BETTER LIVING THROUGH BRIBES!: GENERAL MOTORS' LOCK ON JOISEY
Public Service Coordinated Transport (PSCT) of New Jersey was the fourth-biggest transit system in the US. According to Ed Tennyson—a Virginia engineer, transportation consultant and former asstistant secretary of the Pennsylvania Dept. of Transportation—GM wangled its way in as PSCT's de facto planning department in 1936. It continued in the job till 1952.
These are the details, as given to Tennyson by Albert Creamer, special liaison between PSCT and New Jersey’s Public Utility Commission:
Every year, GM would come to New Jersey and set up PSCT’s transportation plan for the upcoming twelve months. Naturally, this involved getting rid of streetcars (except in Newark’s short subway), and putting in GM buses. Then Creamer would head back to Flint, Michigan, pick up a new Cadillac and drive it back to Newark to present to PSCT’s transit manager.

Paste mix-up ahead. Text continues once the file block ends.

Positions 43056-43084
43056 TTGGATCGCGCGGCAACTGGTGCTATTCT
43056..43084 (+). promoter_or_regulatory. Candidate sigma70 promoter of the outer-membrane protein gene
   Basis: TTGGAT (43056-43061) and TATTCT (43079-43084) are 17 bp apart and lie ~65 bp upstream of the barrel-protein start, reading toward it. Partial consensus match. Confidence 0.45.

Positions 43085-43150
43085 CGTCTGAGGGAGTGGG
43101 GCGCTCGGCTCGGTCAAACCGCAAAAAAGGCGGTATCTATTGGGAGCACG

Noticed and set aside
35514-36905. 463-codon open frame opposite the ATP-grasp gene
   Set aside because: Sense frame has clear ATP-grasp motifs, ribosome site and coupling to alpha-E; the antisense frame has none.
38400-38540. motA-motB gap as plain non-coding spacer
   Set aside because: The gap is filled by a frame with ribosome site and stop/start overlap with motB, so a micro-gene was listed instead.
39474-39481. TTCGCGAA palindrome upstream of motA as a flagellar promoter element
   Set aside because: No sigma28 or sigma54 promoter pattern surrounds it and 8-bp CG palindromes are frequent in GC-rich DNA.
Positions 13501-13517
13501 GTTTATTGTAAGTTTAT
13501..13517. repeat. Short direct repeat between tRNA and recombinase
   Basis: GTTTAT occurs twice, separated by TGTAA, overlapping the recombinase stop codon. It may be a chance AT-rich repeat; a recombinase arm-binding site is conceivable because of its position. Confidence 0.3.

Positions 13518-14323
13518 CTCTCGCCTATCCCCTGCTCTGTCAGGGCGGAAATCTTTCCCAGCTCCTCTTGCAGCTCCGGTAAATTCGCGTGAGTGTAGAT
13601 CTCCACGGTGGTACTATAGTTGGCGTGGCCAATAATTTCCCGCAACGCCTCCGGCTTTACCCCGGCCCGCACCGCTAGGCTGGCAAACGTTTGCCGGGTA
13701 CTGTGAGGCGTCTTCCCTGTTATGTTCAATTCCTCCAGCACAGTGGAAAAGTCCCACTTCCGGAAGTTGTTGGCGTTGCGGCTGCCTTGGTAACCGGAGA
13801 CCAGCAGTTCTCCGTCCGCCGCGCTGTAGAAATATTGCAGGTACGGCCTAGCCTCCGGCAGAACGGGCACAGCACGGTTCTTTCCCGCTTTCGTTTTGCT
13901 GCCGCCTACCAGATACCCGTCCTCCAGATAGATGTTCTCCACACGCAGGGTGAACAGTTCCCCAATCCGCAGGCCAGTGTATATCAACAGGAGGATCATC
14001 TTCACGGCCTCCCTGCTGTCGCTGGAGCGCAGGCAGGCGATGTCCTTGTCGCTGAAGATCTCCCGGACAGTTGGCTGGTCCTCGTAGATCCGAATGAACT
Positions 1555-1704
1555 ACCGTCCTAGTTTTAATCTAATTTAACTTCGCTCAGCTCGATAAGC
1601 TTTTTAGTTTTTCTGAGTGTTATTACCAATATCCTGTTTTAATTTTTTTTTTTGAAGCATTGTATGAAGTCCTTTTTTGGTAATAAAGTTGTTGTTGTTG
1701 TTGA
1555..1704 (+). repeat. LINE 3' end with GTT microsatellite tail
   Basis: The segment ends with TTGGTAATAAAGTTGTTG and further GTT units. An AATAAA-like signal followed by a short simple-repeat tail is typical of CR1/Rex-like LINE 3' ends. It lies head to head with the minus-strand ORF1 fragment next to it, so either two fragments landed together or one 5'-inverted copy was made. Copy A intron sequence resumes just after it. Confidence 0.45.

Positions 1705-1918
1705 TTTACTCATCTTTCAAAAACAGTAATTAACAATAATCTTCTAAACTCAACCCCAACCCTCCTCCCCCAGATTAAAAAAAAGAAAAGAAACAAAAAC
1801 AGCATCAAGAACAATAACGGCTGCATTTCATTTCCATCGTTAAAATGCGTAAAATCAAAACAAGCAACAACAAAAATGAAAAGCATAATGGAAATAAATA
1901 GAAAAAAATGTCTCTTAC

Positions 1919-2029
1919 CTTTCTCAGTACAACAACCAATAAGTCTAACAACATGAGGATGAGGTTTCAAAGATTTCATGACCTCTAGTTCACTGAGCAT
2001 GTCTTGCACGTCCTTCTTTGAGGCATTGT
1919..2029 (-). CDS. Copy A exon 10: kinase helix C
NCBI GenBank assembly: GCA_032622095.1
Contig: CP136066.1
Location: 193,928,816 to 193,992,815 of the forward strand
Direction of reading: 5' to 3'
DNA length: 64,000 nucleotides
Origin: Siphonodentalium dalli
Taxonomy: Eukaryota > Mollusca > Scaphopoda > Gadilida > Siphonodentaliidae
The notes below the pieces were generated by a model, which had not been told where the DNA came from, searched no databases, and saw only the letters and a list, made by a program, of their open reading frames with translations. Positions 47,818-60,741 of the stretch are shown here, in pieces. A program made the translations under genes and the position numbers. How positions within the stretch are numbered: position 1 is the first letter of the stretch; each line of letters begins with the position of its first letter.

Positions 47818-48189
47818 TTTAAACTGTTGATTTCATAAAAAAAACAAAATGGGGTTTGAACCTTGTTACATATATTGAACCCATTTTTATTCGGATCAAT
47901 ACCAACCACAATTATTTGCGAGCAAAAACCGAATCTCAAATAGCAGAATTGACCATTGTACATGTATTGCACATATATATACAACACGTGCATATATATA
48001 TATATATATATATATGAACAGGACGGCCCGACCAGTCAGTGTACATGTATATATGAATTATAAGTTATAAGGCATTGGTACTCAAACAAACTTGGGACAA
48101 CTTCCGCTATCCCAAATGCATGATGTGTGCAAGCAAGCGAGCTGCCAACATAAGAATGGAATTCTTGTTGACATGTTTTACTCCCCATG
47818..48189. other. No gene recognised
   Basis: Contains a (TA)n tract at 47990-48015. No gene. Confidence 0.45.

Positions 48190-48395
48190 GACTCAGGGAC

Public Service bought nothing but General Motors buses, with one exception. Over 1944-47, the company took delivery of 526 Ford buses, but only because GM diesels weren’t available because of the backlog created by the Second World War.
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3. SO HOW MANY OTHER SECRET MEETINGS LIKE THIS WERE THERE?
This cozy gathering would never have come to light if not for the fire. Lexington trams disappeared in 1938. The bus conversion in Louisville was held up by WWII, but was a done deal by 1948.
Seattle engineer Marmion Mills was GM president Alfred Sloan's #1 henchman. He was proud of personally destroying 15 tram systems. Woo hoo Marm!